Thursday, November 30, 2023

The Pros and Cons of Leaving Your 9-to-5 Job For a Business.

February 25, 2018 by  
Filed under Business, Opinion, Weekly Columns

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( There are many good reasons to keep your job when you are working on your business plan. There are also reasons why quitting your job makes sense if you are willing to launch your own business. If you can leave your job and focus on your business without money-related obstacles, then there’s nothing better than launching a business, but life doesn’t always show us what’s coming next. So if you’re planning to leave your 9 to 5 job to follow your passion for business, check these pros and cons of leaving the job and starting a business before you make a decision.

Why quitting your 9 to 5 job is a good idea

Time: The most valuable asset you earn by quitting your job is time. Once after you leave a job, you get time to focus on your business idea. You get plenty of time for execution and the process can get faster than you expect. Working full time and managing a new business on the weekends or late night not only affects your health, it also brings more stress than satisfaction.

Focus: When you focus on two things, the chances of failure are high. When you leave your job, you can easily train your mind to focus on only one thing and that’s your business. You will be away from all the things you deal with at your job and you will be able to use that energy on building your own business.

The Push: Pressure and fear push us to do more, especially in business. If you are someone who doesn’t want to be left behind in the business world, this fear will work as a fuel and you will do more to succeed. When you are working on your business idea and at the same time working full-time, you will likely take your startup as a hobby which you can sideline whenever the need arises. But when you see that your future completely depends on your business, you can’t just escape from it.

Learnings: When you jump into a business, you learn faster. Just like you can’t enjoy swimming by standing near a pool, you can’t learn the real lessons of business until you deep dive. Quitting your job can give you the opportunity to test the field. And there’s always an option to choose the proven track.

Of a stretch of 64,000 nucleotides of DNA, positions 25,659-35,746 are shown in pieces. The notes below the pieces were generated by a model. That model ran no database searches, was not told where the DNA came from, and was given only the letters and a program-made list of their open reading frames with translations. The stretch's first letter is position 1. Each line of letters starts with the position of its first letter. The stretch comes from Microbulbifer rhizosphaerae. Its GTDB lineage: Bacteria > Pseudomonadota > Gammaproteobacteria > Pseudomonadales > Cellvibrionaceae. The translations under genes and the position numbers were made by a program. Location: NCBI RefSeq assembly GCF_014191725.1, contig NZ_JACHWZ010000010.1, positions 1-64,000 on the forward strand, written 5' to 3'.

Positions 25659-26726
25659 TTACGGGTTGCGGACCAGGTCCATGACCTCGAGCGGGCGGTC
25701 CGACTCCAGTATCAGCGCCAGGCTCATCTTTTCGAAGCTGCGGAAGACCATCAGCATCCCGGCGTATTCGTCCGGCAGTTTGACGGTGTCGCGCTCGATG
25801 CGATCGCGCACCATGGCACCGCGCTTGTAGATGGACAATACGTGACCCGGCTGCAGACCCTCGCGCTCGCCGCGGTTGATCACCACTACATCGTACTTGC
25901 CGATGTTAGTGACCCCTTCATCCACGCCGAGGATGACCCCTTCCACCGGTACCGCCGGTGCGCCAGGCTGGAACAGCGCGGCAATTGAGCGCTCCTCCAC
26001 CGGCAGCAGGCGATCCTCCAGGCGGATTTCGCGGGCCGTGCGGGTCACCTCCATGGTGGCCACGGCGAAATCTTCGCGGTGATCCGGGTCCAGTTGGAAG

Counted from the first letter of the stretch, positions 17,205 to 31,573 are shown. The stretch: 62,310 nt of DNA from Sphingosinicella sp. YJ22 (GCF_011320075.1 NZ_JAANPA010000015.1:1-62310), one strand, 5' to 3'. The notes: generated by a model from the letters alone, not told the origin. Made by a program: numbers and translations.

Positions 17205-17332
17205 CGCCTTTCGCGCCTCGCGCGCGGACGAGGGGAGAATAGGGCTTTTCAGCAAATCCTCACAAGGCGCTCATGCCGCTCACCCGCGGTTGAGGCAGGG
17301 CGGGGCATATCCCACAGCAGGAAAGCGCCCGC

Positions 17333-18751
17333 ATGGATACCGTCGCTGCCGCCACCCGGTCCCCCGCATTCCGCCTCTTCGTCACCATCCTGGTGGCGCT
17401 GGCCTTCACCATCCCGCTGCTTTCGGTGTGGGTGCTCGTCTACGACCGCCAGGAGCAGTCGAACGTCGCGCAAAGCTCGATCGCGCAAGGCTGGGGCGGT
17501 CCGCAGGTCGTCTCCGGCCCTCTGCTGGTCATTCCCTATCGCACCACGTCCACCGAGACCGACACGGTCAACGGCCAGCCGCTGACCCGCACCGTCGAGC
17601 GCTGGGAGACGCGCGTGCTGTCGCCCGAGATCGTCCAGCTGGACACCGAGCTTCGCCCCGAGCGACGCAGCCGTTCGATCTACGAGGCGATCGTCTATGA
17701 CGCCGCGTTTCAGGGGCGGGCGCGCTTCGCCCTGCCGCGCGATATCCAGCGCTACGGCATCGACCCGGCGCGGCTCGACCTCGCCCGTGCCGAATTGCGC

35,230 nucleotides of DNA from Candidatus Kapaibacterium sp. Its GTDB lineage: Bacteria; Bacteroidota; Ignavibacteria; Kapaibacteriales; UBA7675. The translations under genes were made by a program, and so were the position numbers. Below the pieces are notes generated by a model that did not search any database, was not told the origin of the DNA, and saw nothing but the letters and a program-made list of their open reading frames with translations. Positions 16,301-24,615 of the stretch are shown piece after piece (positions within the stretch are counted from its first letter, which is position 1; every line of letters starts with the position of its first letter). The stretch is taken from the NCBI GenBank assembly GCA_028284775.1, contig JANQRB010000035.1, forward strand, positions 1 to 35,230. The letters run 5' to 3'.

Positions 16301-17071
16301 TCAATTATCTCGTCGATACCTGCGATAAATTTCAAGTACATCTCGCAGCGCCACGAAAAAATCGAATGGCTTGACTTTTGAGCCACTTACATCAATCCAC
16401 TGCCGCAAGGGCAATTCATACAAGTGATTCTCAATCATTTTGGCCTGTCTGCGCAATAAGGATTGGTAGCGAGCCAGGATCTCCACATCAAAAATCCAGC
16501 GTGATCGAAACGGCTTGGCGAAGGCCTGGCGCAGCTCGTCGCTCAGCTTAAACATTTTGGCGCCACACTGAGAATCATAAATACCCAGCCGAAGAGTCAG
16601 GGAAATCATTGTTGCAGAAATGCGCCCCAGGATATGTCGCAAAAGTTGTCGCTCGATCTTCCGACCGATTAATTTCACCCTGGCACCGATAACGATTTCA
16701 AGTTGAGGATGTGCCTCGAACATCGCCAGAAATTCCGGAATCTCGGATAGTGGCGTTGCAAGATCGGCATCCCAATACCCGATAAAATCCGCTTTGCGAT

You can always take a back step: Of course, you do not want to go back to a job after launching your business, but we all know that time can change and anything can happen to your business. In such times, you can always come back to your current life where you can join some company, learn from your mistakes and prepare yourself better. But always make sure that this one should be your last option otherwise your professional life will become a mess and you’ll be considered a job hopper.

Why quitting your 9 to 5 job is a bad idea

Responsibilities: Responsibilities are good and no one should run away from responsibilities. But when your responsibilities turn out to be a burden it’s not something you’re going to enjoy. When you’re in a job, you can get financial stability or at least there’s a guarantee that you’ll get paid on a fixed date.

Risks: Business needs money and if you’re quitting your job, it means that you are building something from the ground, putting the money you have saved so far and waiting for the first client. It can take time but those office expenses and monthly bills won’t wait for your client’s cheque.

No mercy: Business is full of uncertainty. At your job, if your company doesn’t have a project, it is not going to fire you immediately. In a business, you will have to wait for clients and opportunities. You will have to make sure that the right people will come and join you, and there are chances that you’ll make mistakes. In your job, there are chances that even your big mistakes will be forgiven, but in the business world, a single mistake can change the direction of your company.

Self-control: When you are your own boss, chances are you will not be able to maintain the same enthusiasm after a week, month or a year. There will be no one to answer to, there will be no one to report to. Your own timings, your own style of work and there will be no supervisor to correct your mistakes. And if you’ll feel the need of a mentor, you will have to pay for it because nobody is going to help you just like how your seniors and colleagues do. Soon after leaving the job, maintaining the habit of working 9 to 5 for your own business is one of the toughest challenges.

Staff Writer; Corey Shaw

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